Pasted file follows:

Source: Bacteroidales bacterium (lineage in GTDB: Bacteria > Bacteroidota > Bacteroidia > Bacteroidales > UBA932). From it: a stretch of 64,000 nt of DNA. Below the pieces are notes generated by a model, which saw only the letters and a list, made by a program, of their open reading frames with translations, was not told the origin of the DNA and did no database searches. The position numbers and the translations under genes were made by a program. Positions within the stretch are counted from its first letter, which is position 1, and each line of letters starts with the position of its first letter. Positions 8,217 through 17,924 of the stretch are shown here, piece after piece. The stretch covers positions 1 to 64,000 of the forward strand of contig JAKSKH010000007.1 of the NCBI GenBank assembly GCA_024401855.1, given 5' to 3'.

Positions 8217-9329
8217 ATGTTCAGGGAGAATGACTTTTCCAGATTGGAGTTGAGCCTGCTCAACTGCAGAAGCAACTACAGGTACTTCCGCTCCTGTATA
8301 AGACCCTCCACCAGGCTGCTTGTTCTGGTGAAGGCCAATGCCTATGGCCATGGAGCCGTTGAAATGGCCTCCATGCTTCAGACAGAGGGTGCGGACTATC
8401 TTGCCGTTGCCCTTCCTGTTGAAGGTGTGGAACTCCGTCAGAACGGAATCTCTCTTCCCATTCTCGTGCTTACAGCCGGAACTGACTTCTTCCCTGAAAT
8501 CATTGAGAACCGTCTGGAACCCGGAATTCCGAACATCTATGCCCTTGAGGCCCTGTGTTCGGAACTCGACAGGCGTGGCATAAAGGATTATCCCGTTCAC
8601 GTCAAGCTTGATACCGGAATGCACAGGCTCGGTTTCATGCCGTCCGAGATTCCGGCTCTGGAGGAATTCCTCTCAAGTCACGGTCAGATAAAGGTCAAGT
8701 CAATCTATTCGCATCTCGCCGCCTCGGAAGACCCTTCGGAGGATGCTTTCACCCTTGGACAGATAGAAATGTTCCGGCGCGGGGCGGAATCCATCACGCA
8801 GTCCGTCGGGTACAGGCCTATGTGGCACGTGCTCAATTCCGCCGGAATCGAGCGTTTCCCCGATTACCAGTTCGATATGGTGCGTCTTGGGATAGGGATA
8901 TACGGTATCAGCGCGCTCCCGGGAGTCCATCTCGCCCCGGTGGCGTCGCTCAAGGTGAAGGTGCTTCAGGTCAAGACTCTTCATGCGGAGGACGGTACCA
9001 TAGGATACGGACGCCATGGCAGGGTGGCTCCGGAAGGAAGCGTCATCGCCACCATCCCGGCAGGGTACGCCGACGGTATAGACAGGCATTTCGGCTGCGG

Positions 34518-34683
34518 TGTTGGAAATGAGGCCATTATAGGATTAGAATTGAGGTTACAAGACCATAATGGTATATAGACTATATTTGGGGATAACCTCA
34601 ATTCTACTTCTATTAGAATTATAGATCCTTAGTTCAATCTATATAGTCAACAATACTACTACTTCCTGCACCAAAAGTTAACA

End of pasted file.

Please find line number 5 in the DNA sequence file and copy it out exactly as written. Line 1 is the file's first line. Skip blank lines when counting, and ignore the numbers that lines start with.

8401 TTGCCGTTGCCCTTCCTGTTGAAGGTGTGGAACTCCGTCAGAACGGAATCTCTCTTCCCATTCTCGTGCTTACAGCCGGAACTGACTTCTTCCCTGAAAT